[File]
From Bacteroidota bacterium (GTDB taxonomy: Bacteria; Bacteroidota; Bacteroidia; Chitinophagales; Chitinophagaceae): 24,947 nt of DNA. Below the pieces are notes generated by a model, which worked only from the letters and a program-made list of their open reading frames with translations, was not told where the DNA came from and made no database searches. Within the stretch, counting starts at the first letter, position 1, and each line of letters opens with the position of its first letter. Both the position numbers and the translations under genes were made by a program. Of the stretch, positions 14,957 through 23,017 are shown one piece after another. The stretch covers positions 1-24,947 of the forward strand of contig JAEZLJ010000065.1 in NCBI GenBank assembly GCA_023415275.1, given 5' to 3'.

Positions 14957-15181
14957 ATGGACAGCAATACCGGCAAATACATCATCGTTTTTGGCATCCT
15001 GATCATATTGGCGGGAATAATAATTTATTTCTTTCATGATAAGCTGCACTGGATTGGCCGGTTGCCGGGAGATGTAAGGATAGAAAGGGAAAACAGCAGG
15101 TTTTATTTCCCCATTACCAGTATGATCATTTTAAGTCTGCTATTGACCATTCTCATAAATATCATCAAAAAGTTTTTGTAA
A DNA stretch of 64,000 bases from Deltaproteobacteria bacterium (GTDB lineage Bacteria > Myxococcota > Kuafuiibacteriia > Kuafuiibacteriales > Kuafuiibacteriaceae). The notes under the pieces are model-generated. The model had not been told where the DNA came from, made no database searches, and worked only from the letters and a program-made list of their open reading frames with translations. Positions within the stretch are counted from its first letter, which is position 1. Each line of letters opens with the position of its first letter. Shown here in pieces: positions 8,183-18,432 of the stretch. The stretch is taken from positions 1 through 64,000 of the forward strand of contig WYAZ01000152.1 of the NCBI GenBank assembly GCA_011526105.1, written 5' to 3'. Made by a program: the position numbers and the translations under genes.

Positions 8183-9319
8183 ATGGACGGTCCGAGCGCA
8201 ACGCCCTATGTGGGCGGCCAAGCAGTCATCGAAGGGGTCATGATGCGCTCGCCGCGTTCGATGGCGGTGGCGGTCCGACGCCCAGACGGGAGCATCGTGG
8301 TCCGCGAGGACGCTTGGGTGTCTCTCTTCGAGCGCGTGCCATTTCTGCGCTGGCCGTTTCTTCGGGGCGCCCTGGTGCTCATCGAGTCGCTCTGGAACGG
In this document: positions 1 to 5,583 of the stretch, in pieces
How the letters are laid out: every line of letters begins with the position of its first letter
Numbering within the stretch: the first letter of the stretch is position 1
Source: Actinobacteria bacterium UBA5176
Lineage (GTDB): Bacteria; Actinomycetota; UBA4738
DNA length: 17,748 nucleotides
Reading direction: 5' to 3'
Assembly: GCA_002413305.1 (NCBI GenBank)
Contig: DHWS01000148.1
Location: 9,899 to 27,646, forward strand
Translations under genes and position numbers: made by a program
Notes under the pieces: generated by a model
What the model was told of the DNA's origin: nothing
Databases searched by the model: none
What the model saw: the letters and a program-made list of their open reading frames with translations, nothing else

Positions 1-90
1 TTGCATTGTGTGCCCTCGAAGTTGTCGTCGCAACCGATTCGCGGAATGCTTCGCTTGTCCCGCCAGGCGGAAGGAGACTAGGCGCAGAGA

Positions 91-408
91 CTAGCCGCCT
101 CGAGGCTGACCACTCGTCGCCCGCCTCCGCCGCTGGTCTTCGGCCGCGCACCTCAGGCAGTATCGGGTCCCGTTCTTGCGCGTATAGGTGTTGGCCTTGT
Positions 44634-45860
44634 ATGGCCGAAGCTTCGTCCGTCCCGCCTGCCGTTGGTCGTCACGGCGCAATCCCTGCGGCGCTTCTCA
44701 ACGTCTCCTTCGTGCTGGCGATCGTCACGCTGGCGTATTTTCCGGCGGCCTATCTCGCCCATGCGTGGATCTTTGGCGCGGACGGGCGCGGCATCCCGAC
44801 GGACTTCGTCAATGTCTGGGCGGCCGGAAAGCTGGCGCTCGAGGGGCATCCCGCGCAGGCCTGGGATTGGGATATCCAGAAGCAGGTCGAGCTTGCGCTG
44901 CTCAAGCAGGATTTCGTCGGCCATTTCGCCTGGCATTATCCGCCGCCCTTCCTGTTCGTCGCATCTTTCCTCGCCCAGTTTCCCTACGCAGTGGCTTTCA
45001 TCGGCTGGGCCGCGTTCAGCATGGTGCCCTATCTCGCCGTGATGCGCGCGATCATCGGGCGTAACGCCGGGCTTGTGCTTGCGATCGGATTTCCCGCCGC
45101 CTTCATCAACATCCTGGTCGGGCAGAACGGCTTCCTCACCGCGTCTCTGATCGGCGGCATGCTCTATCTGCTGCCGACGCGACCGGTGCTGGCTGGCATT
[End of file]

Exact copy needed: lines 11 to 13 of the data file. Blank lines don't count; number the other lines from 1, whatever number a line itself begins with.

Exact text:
In this document: positions 1 to 5,583 of the stretch, in pieces
How the letters are laid out: every line of letters begins with the position of its first letter
Numbering within the stretch: the first letter of the stretch is position 1